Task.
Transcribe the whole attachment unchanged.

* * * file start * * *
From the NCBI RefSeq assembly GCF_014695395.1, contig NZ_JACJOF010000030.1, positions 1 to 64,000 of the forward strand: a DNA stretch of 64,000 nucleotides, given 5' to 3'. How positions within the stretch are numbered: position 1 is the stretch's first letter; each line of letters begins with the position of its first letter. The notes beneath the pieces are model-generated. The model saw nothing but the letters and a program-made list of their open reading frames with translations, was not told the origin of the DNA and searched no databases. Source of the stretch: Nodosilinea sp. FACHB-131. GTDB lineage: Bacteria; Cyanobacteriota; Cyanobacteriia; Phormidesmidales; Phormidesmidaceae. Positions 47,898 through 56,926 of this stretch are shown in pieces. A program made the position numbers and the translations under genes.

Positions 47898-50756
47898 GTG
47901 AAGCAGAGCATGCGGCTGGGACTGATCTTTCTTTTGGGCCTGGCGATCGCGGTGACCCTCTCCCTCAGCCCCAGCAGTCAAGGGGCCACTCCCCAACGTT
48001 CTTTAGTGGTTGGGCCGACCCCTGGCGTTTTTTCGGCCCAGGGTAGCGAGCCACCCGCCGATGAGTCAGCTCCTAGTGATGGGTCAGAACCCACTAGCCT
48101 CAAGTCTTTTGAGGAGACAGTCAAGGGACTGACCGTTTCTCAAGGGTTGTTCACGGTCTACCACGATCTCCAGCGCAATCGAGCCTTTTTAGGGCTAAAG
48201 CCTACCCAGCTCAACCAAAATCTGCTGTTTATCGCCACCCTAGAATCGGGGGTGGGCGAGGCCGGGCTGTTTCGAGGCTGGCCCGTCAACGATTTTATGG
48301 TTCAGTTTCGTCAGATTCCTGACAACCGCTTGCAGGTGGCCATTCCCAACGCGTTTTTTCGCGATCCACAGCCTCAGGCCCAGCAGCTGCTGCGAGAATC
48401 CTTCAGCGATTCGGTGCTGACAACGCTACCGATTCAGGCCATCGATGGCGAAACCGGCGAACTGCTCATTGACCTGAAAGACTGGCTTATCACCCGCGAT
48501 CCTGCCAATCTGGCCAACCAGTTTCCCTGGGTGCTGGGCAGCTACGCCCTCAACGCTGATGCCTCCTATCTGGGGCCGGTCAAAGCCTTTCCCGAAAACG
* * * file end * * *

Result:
From the NCBI RefSeq assembly GCF_014695395.1, contig NZ_JACJOF010000030.1, positions 1 to 64,000 of the forward strand: a DNA stretch of 64,000 nucleotides, given 5' to 3'. How positions within the stretch are numbered: position 1 is the stretch's first letter; each line of letters begins with the position of its first letter. The notes beneath the pieces are model-generated. The model saw nothing but the letters and a program-made list of their open reading frames with translations, was not told the origin of the DNA and searched no databases. Source of the stretch: Nodosilinea sp. FACHB-131. GTDB lineage: Bacteria; Cyanobacteriota; Cyanobacteriia; Phormidesmidales; Phormidesmidaceae. Positions 47,898 through 56,926 of this stretch are shown in pieces. A program made the position numbers and the translations under genes.

Positions 47898-50756
47898 GTG
47901 AAGCAGAGCATGCGGCTGGGACTGATCTTTCTTTTGGGCCTGGCGATCGCGGTGACCCTCTCCCTCAGCCCCAGCAGTCAAGGGGCCACTCCCCAACGTT
48001 CTTTAGTGGTTGGGCCGACCCCTGGCGTTTTTTCGGCCCAGGGTAGCGAGCCACCCGCCGATGAGTCAGCTCCTAGTGATGGGTCAGAACCCACTAGCCT
48101 CAAGTCTTTTGAGGAGACAGTCAAGGGACTGACCGTTTCTCAAGGGTTGTTCACGGTCTACCACGATCTCCAGCGCAATCGAGCCTTTTTAGGGCTAAAG
48201 CCTACCCAGCTCAACCAAAATCTGCTGTTTATCGCCACCCTAGAATCGGGGGTGGGCGAGGCCGGGCTGTTTCGAGGCTGGCCCGTCAACGATTTTATGG
48301 TTCAGTTTCGTCAGATTCCTGACAACCGCTTGCAGGTGGCCATTCCCAACGCGTTTTTTCGCGATCCACAGCCTCAGGCCCAGCAGCTGCTGCGAGAATC
48401 CTTCAGCGATTCGGTGCTGACAACGCTACCGATTCAGGCCATCGATGGCGAAACCGGCGAACTGCTCATTGACCTGAAAGACTGGCTTATCACCCGCGAT
48501 CCTGCCAATCTGGCCAACCAGTTTCCCTGGGTGCTGGGCAGCTACGCCCTCAACGCTGATGCCTCCTATCTGGGGCCGGTCAAAGCCTTTCCCGAAAACG